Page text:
Community Colleges Make a Difference

It was with great interest that I read the Baltimore Jewish Times’ Aug. 15 iNSIDER article “Community Colleges: Worth a Second Look.” After all, I won first prize, a $25 savings bond, by writing an essay, “Why a Junior College Should Be Established in Baltimore,” in June 1946.

I was 18 years old, and having immigrated from Germany in May 1940, I certainly did not have the money to attend a regular four-year college. So I felt that a junior college would help me. But I had to go to New York City, where I took courses in photography at a professional school.

Twenty-four years later I graduated from the Community College of Baltimore in June 1970 with an Associate in Arts Degree in data processing. My three children watched their mother get her diploma. I got a job with USF&G, a local insurance company, as a programmer analyst in its data processing department.

At the time I was interviewed by Dr. Sidney Kobre, a professor at the Community College of Baltimore who was publicizing education for adults at the junior college. His articles were printed in all of the local papers. A photo of my children looking on at my newly received degree was also published. When Dr. Kobre heard about my winning first prize at the citywide contest in 1946, he immediately published another article in the local papers calling it “Guide Essay Winner Graduated” with a subtitle “Mrs. Ruth Idas’ educational chickens have come home to roost.”

That Baltimore City, Baltimore County and the other counties have established many community colleges is a definite boon to the many young people who do not have the means or the interest or the opportunity to go to a four-year college. It is certainly a pathway for young people to be able to secure a better job and a better future than would otherwise be available to them.

Ruth London Idas Di Stefano
Fort Lauderdale, Fla.

U.S. Must Acknowledge Truth about Gross’ Mission

Thank you for your concern about Alan Gross (“A Call for Help,” Aug. 15). However the editorial is 100 percent wrong:

Publicly, the government is saying the right things. For example, National Security Council spokesman Patrick Ventrell said last week that “we use every appropriate diplomatic channel to press for Mr. Gross’ release, both publicly and privately.”

Pressure has been the disingenuous line from Washington from the beginning. It avoids the U.S. government taking responsibility for sending Gross to undertake an illegal project to bring about regime change. Thus, the White House refuses to use the one diplomatic channel that will achieve his freedom.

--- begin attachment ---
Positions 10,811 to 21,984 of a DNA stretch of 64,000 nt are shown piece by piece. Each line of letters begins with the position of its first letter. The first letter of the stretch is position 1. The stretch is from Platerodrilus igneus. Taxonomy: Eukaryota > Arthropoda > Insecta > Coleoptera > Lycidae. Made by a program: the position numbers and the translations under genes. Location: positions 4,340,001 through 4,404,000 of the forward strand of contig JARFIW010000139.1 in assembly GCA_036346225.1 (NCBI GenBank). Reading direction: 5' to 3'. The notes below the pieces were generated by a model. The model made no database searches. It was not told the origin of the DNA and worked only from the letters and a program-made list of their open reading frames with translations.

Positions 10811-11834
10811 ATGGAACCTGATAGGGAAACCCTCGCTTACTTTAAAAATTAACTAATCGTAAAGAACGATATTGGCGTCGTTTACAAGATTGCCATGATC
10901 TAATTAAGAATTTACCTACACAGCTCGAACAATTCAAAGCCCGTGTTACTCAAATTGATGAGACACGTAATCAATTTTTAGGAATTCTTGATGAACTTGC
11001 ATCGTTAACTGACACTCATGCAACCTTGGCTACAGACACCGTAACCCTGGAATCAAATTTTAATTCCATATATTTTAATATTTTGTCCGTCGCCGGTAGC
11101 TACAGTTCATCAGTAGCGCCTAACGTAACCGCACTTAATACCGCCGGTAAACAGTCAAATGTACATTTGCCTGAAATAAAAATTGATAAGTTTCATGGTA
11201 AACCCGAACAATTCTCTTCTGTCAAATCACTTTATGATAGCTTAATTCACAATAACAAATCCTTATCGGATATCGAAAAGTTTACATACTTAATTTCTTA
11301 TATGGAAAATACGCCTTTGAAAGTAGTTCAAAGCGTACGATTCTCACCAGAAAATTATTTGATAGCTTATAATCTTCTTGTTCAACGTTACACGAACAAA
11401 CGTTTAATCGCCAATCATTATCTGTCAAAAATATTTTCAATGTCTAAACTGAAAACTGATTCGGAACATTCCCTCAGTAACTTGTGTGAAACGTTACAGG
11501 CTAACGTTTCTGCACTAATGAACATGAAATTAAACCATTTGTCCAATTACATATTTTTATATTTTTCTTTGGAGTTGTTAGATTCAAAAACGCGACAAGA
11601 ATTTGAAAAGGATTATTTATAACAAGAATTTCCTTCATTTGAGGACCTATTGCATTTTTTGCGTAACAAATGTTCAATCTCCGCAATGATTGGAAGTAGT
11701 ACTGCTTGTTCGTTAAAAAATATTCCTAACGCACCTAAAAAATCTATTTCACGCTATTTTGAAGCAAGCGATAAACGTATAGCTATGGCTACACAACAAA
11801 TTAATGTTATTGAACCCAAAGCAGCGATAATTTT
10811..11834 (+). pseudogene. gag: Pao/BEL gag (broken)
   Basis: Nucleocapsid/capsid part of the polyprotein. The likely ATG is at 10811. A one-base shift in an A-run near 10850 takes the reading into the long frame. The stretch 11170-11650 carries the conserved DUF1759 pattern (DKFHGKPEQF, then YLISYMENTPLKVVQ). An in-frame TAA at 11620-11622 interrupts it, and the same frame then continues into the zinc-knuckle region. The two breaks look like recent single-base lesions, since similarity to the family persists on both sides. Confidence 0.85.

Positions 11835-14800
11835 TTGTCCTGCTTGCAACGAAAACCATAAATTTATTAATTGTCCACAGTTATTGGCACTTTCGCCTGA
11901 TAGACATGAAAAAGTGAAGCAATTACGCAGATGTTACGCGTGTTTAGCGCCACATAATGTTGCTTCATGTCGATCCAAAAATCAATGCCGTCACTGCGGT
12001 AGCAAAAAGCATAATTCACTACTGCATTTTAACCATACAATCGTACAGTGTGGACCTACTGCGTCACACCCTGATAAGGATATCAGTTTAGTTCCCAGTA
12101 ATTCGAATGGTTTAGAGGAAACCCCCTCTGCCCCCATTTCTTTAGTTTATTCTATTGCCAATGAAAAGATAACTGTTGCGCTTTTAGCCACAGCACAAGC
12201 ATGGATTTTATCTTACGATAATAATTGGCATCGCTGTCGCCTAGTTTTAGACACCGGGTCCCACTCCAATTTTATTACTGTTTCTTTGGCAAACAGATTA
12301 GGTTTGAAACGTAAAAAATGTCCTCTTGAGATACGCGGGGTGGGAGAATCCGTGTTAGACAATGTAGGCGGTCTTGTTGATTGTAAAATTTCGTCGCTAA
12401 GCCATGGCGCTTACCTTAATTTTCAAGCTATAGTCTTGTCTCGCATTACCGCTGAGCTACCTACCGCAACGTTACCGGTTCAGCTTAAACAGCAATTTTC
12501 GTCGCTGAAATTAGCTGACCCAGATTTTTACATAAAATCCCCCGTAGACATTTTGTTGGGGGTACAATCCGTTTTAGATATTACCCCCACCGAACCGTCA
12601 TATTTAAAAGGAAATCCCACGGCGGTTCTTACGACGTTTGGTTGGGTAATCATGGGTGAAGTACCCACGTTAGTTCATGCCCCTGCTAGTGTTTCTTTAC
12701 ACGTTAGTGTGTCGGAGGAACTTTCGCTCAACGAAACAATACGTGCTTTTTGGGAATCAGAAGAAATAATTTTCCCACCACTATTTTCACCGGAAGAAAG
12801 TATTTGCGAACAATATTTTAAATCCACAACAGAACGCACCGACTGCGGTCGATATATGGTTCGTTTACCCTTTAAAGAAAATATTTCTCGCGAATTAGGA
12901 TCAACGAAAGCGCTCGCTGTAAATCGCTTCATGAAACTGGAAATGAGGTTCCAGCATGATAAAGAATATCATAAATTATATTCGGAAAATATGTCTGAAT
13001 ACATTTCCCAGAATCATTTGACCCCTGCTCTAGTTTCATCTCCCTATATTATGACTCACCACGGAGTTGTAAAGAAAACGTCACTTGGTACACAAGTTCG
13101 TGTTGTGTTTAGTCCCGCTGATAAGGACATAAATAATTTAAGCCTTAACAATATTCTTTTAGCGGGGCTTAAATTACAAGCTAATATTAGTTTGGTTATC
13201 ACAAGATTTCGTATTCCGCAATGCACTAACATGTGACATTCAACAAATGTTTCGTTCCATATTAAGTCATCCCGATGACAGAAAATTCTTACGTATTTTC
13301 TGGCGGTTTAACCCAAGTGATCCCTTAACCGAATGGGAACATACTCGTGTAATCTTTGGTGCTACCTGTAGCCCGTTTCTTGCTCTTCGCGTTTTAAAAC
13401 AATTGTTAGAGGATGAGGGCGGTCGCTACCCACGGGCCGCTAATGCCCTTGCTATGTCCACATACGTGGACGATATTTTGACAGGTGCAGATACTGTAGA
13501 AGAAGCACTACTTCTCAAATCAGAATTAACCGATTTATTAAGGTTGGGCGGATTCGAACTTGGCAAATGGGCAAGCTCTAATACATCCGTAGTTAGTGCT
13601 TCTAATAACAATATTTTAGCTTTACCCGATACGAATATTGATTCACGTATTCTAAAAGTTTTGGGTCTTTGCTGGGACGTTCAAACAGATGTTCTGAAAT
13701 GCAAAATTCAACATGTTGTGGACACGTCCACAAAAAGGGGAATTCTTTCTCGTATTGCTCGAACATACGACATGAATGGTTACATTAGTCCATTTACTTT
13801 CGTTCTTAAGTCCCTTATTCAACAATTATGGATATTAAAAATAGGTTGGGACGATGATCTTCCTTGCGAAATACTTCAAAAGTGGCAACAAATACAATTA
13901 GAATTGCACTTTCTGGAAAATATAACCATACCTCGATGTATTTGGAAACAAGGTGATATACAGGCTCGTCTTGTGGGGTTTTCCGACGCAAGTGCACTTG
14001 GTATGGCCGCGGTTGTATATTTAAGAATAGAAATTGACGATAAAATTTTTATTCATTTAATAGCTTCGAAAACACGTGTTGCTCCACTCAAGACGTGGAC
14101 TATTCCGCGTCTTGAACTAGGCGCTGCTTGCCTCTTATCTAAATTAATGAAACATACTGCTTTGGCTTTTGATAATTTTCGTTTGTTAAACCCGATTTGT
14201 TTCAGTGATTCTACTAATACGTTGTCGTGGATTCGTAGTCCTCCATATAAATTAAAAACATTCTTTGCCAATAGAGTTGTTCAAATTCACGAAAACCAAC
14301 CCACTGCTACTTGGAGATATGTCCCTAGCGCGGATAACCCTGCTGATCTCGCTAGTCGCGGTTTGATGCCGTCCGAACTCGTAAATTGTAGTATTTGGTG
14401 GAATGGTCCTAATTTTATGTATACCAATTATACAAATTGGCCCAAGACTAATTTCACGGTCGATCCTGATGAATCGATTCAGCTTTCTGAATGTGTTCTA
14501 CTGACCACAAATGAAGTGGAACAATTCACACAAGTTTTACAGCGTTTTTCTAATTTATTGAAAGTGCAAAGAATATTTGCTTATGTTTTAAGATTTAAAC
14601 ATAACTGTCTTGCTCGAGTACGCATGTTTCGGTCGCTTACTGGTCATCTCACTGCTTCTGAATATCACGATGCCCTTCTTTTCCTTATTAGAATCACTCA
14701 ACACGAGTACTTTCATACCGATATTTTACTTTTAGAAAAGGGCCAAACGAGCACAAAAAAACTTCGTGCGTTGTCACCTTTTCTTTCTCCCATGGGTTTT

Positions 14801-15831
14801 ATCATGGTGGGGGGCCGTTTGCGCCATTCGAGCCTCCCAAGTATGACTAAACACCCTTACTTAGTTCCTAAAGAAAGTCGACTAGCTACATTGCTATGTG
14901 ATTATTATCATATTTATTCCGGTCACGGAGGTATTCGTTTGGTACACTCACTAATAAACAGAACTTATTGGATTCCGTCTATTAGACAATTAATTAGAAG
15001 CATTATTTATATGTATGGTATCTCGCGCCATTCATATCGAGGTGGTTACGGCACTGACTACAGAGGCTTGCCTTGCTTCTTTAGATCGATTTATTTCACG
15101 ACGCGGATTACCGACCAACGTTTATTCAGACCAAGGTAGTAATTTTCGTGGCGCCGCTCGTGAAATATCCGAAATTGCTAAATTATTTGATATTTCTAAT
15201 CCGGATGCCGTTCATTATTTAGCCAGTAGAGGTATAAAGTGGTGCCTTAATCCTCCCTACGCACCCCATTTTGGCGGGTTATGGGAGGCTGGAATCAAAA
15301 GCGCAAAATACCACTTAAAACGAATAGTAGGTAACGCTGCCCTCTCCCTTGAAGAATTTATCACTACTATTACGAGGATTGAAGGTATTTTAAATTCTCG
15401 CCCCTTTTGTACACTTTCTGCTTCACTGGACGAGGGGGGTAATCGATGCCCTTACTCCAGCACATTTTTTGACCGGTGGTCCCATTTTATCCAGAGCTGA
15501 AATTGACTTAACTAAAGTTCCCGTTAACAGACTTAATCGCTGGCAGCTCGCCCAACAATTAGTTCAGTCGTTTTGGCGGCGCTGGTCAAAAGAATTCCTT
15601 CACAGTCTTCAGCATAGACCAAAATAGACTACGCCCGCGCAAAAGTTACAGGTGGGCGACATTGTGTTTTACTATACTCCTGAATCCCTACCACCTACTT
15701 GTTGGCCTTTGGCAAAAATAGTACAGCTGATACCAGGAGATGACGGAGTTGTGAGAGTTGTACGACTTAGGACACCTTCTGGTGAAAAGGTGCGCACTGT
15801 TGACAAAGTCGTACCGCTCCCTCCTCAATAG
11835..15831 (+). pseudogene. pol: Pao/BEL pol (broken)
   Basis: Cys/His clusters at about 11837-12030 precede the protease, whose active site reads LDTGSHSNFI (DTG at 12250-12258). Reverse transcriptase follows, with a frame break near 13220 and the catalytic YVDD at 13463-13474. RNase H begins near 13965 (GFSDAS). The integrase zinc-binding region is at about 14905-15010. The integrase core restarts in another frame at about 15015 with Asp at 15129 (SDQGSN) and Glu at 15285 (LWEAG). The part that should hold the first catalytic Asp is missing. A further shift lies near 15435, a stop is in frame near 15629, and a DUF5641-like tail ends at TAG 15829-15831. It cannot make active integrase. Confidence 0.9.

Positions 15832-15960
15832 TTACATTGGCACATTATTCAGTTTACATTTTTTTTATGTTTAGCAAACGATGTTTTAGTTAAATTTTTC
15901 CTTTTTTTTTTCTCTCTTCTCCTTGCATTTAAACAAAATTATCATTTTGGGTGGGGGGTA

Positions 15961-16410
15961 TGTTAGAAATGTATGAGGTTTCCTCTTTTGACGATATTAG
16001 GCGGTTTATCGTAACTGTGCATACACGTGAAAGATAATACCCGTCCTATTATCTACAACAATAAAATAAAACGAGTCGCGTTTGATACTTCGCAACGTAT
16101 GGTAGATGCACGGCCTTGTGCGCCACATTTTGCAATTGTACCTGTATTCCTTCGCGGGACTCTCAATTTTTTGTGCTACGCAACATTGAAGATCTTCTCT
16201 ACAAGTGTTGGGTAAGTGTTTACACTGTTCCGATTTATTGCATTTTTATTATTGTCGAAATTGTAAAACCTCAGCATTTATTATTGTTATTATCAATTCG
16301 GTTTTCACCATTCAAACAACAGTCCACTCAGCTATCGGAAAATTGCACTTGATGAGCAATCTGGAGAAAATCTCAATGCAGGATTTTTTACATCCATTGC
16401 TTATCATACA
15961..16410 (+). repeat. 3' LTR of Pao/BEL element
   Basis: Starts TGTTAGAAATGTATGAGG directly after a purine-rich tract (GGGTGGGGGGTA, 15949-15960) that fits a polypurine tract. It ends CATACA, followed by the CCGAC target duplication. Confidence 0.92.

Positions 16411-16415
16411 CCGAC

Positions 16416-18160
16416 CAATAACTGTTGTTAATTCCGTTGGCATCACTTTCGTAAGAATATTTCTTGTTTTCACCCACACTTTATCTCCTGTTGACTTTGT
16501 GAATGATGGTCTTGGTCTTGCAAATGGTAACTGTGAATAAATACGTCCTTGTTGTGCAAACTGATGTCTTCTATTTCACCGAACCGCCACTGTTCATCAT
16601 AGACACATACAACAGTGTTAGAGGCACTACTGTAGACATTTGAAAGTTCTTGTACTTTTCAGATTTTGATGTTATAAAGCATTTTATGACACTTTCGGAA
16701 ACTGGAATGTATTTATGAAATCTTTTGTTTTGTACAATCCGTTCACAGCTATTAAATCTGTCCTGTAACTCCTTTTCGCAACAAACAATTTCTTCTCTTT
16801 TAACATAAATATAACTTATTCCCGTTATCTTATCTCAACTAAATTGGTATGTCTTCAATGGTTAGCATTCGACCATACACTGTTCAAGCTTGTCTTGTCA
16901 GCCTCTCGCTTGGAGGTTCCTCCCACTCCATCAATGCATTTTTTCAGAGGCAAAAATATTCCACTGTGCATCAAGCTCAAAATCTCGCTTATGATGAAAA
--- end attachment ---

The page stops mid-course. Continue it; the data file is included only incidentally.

The U.S. government must acknowledge the truth about Gross’ mission on behalf of a dead-end policy and sit down with the Cuban government for serious bilateral discussions.

John McAuliff
Executive Director
Fund for Reconciliation and Development
New York City

Cherishing One’s Family History

Thank you for an excellent and very interesting article (“Digging Up My Roots,” Aug. 15). I have been interested in my family history for 40 years, since I was 14 years old. I was fortunate enough to know my paternal grandmother, who passed away at age 83 when I was almost 17 years old; my maternal grandfather who passed away eight years ago at age 96; and both of his parents, my great-grandparents, who both passed away at age 86 within a month of each other after my bar mitzvah. After my great-grandfather passed away, my great-grandmother could not live without him; they had married for 66 years.

A lot of influence for me becoming an observant Jew came from my great-grandfather who I remember, when I was 7 and visiting the Bronx from Baltimore. I would watch him pray with immense interest, and I still have a yarmulke that my great-grandmother gave me when I was 7. I remember her giving it to me as if it were today.

Thanks to a cousin on my mother’s side, I have a whole history book with photographs and documents which he wrote, published and distributed to family members. He was successful in researching back to the late 1700s to my great-great-great-grandparents. On my father’s side, I have some information but very minimal. There is nobody living today who can help me with the information. I just remember what I was told as a youngster and have found bits of information on the Internet.

It is very difficult to find information on my paternal side; Freedman is a very popular name. On my grandmother’s side (my father’s mother’s side), the name Simmons is also very popular, and it may not even be the original name.